The Asian giant hornets are HUGE (often over 2 inches), which is why the word “giant” is part of their common name. Click here for more information on the Asian giant hornet, Vespa mandarinia. However, there are other large “hornet/wasp like” insects and it is hard to assess size if you don’t have a good comparison next to it. Also some insects just “sound large” (!) There are great websites with more information, but here are some East Coast species that can be confused with Asian giant hornets:
1. The European hornet, Vespa crabro
European hornet in a jar
A. Distinct abdomen markings
B. An Asian giant hornet
C. European hornets are big too
D. European hornets are 0.5-1.5 in
The European hornet is also a relatively big insect ranging from 0.5-1.5 inches (1 inch = 2.54 cm). If you just caught one or found one dead the easiest way to conclude that it is not an Asian giant hornet is to check their very bright abdomen (insects have three main body parts, head, thorax, abdomen). The abdomen of an European hornet has black “intrusions” into the yellow bands . You can see that pattern clearly in pictures A, C and D above (hover your cursor over the pictures to see the captions). In contrast, the markings on the abdomen of an Asian giant hornet are clean circles (B above). Asian giant hornets also have bright yellow heads and a black thorax (where the wings attach) while European hornets have a reddish/burgundy thorax and back of the head.
Of note, the European hornet, is an invasive species in the US – brought in by European settlers in the mid 1800s. It is now widespread across the eastern US as far west as Louisiana and the Dakotas but never made it to the Pacific coast states.
Unlike the Asian giant hornet that makes nests on the ground, the European hornet makes nests in trees (usually in tree holes) or under the eaves of houses. European hornets sting and can do so repeatedly. Be very careful. A look from afar should be enough to ID them (remember the coloring).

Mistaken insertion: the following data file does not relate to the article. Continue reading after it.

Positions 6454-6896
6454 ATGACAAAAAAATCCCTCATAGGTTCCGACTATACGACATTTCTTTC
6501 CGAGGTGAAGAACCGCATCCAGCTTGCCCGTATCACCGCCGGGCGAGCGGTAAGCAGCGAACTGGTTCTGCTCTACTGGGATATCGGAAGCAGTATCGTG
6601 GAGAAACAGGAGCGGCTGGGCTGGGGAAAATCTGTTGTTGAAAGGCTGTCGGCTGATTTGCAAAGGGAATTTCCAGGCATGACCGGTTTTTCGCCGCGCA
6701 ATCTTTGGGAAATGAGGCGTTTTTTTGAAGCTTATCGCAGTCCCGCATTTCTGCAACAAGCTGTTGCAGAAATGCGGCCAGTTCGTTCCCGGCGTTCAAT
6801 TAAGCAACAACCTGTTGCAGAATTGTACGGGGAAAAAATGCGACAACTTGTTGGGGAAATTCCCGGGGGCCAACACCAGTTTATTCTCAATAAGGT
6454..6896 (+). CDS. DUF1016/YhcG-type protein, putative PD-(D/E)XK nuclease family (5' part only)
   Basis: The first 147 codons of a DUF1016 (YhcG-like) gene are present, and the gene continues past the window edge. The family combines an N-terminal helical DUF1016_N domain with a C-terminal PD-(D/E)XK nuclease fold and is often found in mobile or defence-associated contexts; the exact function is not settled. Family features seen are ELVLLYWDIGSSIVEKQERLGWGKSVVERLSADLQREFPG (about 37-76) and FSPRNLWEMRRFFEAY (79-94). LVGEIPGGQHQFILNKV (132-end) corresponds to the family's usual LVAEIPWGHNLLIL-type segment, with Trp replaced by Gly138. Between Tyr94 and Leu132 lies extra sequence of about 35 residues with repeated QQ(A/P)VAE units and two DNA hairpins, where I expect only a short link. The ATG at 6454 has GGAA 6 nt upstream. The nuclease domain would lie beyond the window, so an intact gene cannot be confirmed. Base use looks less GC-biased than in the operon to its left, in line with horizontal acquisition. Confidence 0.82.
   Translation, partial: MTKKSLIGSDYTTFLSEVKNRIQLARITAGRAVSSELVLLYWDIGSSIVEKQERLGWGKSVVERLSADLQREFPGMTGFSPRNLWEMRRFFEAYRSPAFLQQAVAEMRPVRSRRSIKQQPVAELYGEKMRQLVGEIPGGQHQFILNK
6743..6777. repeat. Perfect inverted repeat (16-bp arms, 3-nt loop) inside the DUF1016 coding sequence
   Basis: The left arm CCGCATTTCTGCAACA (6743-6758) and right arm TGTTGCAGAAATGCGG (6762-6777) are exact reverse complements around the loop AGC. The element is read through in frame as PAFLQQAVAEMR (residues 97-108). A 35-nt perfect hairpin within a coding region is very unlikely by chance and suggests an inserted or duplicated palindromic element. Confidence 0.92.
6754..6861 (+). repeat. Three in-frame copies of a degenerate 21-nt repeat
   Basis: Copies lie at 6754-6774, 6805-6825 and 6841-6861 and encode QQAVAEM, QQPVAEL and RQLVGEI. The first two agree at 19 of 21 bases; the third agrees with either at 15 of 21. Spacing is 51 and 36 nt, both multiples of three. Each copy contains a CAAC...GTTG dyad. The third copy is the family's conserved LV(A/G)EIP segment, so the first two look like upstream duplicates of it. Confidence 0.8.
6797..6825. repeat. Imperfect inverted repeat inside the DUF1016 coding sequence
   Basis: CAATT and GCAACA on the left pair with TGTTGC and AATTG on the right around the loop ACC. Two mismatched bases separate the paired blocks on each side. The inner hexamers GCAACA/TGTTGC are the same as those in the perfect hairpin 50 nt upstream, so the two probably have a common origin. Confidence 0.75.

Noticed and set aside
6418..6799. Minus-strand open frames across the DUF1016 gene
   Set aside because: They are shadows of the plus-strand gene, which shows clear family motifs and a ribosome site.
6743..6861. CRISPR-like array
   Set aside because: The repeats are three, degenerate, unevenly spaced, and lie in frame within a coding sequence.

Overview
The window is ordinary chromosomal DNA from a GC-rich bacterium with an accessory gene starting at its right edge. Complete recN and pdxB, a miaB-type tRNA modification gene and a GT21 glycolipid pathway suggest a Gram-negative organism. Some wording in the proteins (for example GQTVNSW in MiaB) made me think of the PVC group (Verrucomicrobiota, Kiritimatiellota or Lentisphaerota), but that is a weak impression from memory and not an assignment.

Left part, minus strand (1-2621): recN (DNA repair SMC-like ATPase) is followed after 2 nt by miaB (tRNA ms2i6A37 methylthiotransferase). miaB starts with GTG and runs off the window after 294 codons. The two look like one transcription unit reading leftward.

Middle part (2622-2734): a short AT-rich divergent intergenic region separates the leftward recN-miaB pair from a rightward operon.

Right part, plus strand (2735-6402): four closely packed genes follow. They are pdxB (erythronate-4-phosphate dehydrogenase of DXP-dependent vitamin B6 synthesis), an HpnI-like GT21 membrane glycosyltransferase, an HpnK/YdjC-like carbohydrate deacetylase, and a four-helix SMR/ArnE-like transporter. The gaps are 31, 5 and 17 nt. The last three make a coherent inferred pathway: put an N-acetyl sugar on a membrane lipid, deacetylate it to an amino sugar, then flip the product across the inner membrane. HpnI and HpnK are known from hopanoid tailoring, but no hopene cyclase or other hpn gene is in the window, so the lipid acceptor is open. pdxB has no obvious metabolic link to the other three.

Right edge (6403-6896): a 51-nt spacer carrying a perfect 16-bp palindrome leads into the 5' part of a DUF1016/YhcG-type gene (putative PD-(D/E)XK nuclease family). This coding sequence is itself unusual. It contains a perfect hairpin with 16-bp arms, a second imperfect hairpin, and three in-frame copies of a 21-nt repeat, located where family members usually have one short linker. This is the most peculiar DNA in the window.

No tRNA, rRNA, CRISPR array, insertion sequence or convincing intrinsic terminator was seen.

Click here for information on how European hornet can damage trees.
Photo credits – all photos except for the photo of a pinned specimen of an Asian giant hornet (courtesy of the Washington State Department of Agriculture) were submitted by NJ residents.
2. The eastern cicada killer wasp, Sphecius speciosus
A. Eastern cicada killer
B. dragging a paralyzed cicada
C. Ground nests
Cicada killers are large and can be relatively common during the summer. Their markings are very distinct from those of an Asian giant hornet (much darker with black “comma” intrusions into the light yellow circles in the abdomen, as you can see in the pictures above). Cicada killers are deadly to cicadas and other insects but ultimately harmless to us – the males do not have stingers and the females, which have an ovipositor/stinger they use to paralyze the cicadas and deposit their eggs inside them, are singularly focused. They are not aggressive and do not have the nest-guarding instinct of honey bees and hornets. Unless you go out of your way to interact with them they will ignore you. Click here for more information on cicada killers.
Photo credits – A and C – Peter Nitzsche, Rutgers Department of Agriculture and Natural Resources; B – Jim Occi, Rutgers Center for Vector Biology
3. Bald-faced hornet (actually a wasp), Dolichovespula maculata
Bald-faced wasp queen
Nest in the trees. Notice the side entrance.